Here's the point. I recently was able to do a straight up trade of my Boss BD-2 with the Keeley Mod in it, for a pedal that I've been questing after the entirety of my guitar journey. From day one, everyone always said, you've got to have a Tube Screamer. Everyone has played through one at one point or another, and it's a major piece of gear that shapes the tone of some of the greatest guitarists who have ever walked the earth. John Mayer. The Edge of U2. Eric Johnson. Stevie Ray Vaughn. Rory Gallagher. The list goes on. So I researched it, seeing that there are many variations. The original Ibanez TS-808 is the Holy Grail, with vintage ones easily reaching $500. Then there are reissues, and mods, and copies, and "new" versions, and everything under the sun. My Fulltone Fulldrive 2 is (in "Vintage" mode) a Tube Screamer clone. The Tube Screamer is literally the most copied, most sought-after pedal in existence. So, naturally, there are good ones and better ones. Most people who are being honest will admit that there is a difference between the $500 one and the $200 reissue and the $100 sound-alike, but they will also admit that they're pretty small differences, not usually justifying all that extra money, and that they all sound "good" (if you're really interested in the full history, there is a really good rundown from analog.man). So as a result, I was happy with my Fulldrive 2, because it's pretty close to a Tube Screamer. Close enough for me, anyway. Until now.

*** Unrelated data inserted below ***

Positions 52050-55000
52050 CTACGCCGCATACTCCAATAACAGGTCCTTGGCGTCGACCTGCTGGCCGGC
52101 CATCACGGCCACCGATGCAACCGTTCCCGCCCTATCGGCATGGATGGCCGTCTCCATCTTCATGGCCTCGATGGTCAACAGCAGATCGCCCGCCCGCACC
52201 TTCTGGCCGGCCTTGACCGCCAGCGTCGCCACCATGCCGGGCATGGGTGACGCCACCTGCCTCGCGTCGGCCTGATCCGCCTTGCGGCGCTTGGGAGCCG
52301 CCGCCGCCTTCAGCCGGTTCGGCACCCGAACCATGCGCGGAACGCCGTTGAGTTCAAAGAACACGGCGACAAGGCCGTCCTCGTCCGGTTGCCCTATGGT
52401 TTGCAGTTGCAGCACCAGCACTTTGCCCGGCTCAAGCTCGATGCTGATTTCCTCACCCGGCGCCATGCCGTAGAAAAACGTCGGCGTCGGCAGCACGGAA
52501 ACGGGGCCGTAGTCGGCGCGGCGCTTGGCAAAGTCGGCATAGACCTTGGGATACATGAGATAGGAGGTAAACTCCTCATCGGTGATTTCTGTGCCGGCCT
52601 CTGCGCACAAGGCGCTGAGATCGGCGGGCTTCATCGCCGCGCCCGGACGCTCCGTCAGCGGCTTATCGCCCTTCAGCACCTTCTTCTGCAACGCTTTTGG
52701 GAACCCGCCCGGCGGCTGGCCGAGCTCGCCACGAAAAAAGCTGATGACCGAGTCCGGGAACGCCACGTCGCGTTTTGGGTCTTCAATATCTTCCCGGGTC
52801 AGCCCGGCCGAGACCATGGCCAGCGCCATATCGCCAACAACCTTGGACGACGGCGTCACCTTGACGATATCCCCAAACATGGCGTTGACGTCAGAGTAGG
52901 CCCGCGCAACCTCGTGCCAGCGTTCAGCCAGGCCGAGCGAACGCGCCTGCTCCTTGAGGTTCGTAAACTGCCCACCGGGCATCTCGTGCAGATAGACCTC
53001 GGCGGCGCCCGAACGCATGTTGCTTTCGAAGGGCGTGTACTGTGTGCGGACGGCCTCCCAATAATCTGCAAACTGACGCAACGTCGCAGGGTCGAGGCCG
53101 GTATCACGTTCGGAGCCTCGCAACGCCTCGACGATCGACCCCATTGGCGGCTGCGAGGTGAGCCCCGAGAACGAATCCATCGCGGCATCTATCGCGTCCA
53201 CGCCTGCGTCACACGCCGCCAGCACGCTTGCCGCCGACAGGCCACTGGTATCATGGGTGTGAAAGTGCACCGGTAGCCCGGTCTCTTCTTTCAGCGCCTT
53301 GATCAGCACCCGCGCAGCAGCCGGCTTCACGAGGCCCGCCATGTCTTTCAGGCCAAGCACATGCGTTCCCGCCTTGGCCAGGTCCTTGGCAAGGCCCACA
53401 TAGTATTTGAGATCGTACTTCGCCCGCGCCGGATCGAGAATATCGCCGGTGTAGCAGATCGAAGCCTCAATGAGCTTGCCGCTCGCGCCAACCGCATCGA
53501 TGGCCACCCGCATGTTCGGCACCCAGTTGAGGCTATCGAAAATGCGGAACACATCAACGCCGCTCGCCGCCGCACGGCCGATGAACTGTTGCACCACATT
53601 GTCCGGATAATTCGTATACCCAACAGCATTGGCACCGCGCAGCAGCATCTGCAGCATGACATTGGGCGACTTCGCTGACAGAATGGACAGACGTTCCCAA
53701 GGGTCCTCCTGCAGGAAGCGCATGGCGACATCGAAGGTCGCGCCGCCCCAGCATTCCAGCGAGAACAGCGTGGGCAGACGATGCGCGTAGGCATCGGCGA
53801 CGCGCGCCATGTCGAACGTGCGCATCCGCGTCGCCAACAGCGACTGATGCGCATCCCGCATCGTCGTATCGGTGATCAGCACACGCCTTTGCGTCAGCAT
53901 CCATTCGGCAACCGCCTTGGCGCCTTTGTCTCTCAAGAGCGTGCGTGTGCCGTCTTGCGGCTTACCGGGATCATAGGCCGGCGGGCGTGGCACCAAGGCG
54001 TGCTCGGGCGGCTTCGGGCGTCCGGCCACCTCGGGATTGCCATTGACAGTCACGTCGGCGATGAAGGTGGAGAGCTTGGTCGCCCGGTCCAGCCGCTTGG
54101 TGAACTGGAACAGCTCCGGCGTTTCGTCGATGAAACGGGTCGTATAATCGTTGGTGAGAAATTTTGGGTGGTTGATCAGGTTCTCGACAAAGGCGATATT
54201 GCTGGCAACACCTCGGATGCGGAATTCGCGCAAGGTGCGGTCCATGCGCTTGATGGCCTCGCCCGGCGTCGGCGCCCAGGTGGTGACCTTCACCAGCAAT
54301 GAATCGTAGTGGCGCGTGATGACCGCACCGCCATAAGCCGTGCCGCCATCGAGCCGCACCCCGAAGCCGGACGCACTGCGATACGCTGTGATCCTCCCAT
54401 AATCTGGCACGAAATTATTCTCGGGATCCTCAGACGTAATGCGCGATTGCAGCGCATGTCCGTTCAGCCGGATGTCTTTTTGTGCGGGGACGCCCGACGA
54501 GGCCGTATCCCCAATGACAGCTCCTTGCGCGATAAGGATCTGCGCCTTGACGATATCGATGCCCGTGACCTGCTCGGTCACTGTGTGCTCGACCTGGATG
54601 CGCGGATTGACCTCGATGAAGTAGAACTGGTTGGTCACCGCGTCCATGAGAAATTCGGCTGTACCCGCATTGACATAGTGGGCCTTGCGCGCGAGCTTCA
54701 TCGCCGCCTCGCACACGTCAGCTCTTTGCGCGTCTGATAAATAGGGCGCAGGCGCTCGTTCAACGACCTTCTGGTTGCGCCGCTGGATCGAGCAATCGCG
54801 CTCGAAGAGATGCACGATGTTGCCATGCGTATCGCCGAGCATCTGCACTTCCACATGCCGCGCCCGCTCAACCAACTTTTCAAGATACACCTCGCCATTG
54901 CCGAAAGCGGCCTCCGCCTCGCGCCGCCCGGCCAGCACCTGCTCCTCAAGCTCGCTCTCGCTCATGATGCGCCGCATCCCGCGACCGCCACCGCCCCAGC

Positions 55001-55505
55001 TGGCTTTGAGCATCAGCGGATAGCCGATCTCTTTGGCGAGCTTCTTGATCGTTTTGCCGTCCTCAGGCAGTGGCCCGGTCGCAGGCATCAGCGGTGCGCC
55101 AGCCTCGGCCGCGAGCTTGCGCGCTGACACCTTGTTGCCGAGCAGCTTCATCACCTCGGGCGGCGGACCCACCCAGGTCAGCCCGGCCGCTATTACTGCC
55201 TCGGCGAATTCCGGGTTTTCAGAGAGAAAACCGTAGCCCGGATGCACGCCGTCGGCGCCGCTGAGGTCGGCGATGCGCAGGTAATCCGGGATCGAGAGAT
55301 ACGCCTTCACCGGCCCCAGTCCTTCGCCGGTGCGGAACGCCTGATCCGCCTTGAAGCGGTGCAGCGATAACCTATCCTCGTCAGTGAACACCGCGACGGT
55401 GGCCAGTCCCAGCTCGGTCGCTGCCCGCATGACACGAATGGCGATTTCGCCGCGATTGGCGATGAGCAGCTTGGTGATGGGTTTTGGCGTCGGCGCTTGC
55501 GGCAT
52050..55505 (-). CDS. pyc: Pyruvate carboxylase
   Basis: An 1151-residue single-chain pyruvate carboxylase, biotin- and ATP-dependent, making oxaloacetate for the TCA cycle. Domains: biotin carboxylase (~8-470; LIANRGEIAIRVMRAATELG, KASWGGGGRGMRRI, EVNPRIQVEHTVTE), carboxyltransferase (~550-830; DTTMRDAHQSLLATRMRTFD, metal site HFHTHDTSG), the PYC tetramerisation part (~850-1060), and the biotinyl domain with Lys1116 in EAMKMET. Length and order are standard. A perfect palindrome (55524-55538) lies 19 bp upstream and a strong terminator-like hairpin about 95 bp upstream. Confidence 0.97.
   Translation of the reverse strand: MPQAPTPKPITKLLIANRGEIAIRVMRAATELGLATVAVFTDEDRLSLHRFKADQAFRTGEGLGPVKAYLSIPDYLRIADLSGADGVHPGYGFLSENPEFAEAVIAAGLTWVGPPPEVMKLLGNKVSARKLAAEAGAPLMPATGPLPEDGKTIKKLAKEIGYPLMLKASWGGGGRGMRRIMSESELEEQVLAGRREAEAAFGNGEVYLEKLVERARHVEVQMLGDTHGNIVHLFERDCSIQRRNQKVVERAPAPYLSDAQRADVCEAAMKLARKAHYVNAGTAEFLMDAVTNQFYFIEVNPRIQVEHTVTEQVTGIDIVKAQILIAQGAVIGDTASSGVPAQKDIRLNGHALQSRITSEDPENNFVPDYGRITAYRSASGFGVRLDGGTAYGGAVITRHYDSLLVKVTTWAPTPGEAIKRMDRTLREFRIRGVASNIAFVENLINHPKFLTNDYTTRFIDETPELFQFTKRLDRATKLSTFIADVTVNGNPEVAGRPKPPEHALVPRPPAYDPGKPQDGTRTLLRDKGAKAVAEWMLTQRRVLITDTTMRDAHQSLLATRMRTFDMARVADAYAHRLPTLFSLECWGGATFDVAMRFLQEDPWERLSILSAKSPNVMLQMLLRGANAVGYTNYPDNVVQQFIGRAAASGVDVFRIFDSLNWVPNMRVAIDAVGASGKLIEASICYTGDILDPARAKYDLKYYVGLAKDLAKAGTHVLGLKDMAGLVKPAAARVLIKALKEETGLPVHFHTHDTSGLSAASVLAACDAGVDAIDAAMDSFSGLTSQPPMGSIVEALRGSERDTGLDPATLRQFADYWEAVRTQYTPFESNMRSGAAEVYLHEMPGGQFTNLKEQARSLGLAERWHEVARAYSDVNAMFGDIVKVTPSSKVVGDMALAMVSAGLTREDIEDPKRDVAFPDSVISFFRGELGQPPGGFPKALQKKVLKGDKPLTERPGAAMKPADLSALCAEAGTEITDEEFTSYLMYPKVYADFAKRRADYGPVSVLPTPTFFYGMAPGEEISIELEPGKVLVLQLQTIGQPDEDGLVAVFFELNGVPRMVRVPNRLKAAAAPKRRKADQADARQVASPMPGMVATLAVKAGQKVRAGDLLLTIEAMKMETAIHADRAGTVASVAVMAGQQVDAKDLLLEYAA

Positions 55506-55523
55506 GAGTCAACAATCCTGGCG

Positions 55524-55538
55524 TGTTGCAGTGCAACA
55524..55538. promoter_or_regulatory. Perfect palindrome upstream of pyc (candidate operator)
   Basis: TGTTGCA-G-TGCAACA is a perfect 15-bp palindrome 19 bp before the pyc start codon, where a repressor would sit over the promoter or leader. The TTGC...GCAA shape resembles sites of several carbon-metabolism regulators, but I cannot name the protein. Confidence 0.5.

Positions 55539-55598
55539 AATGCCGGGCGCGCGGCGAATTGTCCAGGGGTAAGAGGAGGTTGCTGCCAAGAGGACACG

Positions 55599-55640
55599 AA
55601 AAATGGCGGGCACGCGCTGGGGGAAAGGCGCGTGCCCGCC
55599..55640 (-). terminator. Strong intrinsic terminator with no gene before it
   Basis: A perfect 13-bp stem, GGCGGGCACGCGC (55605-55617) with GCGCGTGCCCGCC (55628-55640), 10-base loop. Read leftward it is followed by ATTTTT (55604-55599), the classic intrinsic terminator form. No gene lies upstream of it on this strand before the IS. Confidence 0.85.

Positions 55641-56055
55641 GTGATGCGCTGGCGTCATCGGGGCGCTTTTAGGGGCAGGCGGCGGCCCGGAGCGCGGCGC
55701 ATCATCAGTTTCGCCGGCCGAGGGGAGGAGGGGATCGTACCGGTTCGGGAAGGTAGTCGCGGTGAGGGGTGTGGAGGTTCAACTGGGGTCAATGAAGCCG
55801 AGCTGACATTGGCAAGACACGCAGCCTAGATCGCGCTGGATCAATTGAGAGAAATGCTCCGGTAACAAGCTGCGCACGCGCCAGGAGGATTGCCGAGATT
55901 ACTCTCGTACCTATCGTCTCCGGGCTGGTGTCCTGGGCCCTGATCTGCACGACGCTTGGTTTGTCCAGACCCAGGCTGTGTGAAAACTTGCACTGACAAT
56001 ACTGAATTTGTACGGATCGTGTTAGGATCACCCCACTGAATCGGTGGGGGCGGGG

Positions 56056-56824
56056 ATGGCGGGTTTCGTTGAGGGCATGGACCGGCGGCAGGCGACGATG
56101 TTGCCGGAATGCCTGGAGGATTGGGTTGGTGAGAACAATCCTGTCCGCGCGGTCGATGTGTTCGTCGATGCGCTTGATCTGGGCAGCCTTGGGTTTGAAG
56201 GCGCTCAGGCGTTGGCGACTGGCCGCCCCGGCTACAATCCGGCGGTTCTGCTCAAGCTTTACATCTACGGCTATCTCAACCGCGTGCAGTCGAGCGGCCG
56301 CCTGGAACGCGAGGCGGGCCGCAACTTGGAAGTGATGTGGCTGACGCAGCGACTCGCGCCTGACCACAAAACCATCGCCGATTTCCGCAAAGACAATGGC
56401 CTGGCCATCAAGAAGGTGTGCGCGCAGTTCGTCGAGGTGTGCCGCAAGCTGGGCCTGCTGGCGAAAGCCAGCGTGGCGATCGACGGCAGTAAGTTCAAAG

What I got was originally some kind of TS9 (probably a reissue) that was modded to TS-808 specs and then beyond with analog.man's "silver mod". Basically, it's "better" than the original TS-808, but the changes are super subtle, so subtle that you likely wouldn't be able to tell unless you knew what you were looking for and you had both the original and the new version in front of you. In blind tests, most of the differences are so subtle as to be non-existent. But for many, getting a mod done is a good way to get vintage tone for a fraction of the cost and with some upgraded reliability. For me, it only cost me my BD-2, and considering I got that pedal for a significant discount, it was something I just couldn't pass up.